“Just Transition” has roots in the U.S. labor movement itself. Anthony Mazzocchi, the president of the Oil, Chemical and Atomic Workers Union, coined the term in response to the closure of the Ciba-Geigy chemical facility in Toms River, New Jersey in the mid-1980s.
Under the prevailing Just Transition narrative, today’s fossil fuel workers become the bricklayers of a clean energy economy. Renewable energy technologies replace pipelines and refineries, shuttered coal plants and other fossil fuel infrastructure provide the sites and grid connections for wind, solar, and battery installations, and fossil fuel workers enroll in retraining programs and graduate as clean energy technicians.
This vision has yet to manifest fully. Researchers still debate the feasibility of a grid powered exclusively by wind, water, and sun, and building trade unions that work in and around the fossil fuel sector do not yet see a path forward by which a clean energy transition does not reduce their membership or political power.
By many metrics, the fossil fuel industry is the largest and most economically enmeshed on the planet. Oil, gas, and coal development depends on specific worker skillsets and geographies that make it difficult to develop one-to-one comparisons between jobs in fossil fuels and clean energy. However, primary and secondary employment associated with power plants offers an apples-to-apples comparison in terms of jobs produced per gigawatt-hour (GWh) using fossil energies or clean energies for electric power generation. Power plants provide the type of high-quality, well-paid employment that unions seek: Researchers from UC Berkeley have found that on a per GWh basis, conventional nuclear power supports 0.14 full-time equivalent annual jobs per GWh, compared to 0.11 for coal and natural gas. Renewable fields vary greatly on this metric, from 0.17 jobs per GWh for wind to 0.87 for solar. However, much of the renewables job data is based on early- and mid-2000s data that predates the modern wind and solar industry. A more recent review confirmed a wide range exists in renewables job generation, including within technology classes. That review also found that nuclear power plant jobs slightly exceed those for coal and natural gas plants, and that renewable jobs exceed all three. By one estimate, the build-out of nuclear reactors to replace fossil fuels could boost overall sector employment by tens of thousands of jobs.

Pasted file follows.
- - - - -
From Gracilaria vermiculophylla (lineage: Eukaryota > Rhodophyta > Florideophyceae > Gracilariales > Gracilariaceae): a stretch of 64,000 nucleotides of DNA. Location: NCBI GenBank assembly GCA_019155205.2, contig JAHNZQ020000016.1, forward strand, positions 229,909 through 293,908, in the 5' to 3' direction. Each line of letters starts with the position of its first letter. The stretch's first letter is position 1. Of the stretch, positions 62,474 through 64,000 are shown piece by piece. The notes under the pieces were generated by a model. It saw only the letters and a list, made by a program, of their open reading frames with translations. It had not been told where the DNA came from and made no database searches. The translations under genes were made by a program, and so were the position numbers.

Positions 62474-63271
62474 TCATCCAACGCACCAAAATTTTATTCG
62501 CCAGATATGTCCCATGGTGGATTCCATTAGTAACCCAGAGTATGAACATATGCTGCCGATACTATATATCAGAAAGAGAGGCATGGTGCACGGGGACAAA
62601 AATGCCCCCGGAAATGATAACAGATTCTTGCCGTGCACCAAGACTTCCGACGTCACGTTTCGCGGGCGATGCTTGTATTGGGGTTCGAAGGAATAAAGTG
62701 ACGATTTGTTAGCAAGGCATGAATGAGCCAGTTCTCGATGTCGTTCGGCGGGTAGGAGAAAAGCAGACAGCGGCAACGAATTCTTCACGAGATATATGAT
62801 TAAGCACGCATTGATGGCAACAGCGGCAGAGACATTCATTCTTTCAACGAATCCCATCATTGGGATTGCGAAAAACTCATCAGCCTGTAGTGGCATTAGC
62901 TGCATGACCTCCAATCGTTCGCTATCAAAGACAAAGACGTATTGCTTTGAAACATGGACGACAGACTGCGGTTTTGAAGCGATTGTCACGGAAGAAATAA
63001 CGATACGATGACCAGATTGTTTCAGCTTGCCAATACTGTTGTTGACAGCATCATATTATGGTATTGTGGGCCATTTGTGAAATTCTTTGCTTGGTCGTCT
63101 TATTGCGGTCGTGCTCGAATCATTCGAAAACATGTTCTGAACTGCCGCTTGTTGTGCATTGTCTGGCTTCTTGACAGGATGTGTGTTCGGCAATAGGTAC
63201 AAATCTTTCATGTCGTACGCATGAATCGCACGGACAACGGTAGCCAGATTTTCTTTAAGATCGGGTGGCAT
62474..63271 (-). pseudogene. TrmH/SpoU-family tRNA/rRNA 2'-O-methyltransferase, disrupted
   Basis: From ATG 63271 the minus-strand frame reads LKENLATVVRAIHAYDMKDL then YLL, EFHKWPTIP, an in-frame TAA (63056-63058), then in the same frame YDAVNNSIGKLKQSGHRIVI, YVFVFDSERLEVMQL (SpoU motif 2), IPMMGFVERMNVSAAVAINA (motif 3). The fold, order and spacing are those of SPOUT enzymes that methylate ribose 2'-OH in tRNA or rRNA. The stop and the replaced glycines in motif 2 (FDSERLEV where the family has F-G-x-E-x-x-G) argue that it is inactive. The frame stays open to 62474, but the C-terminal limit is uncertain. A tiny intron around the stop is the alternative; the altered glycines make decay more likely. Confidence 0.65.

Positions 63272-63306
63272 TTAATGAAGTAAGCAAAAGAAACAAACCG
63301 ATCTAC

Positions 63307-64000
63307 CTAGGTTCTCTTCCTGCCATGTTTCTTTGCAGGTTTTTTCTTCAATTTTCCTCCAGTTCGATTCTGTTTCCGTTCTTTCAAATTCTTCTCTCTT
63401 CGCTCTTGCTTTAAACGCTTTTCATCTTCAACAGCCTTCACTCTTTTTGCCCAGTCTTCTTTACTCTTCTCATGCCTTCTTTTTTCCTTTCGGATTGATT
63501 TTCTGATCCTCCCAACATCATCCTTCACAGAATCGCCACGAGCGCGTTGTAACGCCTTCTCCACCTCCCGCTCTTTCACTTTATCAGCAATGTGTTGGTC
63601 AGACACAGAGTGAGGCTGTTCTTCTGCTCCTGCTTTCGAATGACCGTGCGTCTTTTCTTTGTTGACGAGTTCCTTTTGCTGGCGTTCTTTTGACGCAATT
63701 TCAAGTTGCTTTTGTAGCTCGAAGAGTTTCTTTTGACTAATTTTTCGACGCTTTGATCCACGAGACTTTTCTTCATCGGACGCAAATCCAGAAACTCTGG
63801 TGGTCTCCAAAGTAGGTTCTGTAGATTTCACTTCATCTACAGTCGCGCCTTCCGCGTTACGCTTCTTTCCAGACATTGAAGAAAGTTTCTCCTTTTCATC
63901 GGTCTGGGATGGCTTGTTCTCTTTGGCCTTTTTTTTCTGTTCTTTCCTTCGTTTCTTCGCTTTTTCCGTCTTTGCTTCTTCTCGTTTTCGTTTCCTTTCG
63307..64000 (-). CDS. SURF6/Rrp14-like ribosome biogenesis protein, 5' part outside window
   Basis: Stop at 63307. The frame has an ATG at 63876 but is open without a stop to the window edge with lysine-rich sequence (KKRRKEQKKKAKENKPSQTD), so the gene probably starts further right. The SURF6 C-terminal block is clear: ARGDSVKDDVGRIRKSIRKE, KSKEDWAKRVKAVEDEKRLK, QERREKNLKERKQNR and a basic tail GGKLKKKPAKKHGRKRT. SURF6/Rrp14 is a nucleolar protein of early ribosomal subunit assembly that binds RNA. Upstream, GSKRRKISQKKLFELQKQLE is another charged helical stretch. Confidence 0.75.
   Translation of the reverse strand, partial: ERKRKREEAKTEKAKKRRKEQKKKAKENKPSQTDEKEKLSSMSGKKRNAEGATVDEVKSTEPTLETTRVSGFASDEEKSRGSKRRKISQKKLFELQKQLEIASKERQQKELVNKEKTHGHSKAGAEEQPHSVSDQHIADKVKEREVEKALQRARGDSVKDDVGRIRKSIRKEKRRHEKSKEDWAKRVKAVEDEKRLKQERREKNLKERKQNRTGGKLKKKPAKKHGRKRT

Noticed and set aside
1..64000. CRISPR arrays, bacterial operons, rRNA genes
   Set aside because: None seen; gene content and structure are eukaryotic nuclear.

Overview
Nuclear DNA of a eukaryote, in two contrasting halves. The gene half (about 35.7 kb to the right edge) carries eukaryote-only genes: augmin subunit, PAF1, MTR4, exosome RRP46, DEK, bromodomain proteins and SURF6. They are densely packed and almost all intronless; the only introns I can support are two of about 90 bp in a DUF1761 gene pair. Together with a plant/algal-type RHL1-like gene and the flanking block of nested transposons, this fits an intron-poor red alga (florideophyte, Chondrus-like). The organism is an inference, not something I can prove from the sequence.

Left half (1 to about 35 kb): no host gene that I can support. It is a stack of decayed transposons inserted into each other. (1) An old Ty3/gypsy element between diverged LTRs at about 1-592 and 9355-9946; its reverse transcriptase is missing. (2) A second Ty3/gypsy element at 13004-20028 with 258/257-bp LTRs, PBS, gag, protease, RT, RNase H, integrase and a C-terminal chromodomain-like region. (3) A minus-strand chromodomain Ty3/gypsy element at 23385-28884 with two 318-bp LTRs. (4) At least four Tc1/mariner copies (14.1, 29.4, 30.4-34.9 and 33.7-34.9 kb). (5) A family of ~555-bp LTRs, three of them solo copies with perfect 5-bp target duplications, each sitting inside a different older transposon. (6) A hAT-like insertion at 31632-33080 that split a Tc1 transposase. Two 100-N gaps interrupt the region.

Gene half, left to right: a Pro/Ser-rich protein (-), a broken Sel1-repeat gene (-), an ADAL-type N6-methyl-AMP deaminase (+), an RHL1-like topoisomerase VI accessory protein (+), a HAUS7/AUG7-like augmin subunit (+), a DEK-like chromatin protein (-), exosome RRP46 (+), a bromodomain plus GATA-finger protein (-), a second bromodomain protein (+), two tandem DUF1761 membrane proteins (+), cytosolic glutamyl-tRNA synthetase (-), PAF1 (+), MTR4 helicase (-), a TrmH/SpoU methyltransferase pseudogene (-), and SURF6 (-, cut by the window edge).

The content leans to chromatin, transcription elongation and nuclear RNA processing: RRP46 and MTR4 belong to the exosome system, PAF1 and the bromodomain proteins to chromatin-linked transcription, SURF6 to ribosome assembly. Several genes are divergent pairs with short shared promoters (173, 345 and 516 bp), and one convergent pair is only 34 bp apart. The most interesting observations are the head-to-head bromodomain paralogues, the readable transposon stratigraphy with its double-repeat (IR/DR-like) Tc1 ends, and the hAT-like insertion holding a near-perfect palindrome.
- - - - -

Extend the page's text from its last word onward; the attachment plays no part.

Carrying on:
Communities with a heavy reliance on fossil employment value fossil-related jobs for their high prevailing wages, which can dwarf the wages of renewable workers. According to the U.S. Bureau of Labor Statistics, the 2020 median annual pay for power plant operators, distributors, and dispatchers was $85,950, while the average annual pay for wind turbine technicians and solar photovoltaic installers stood at $52,910 and $44,890. This pay gap is in part a consequence of renewable industry employers’ reticence to support the unionization of their workers. For instance, in September 2019, a California judge found that clean energy icon Elon Musk and other executives at the automaker Tesla Inc. violated labor laws by attempting to bust employees’ unionization efforts. Two months later, the New York solar power company Bright Power fired construction workers for trying to join IBEW and form one of the first unions in the solar industry. In both cases, workers tried to unionize to improve safety and wage rates.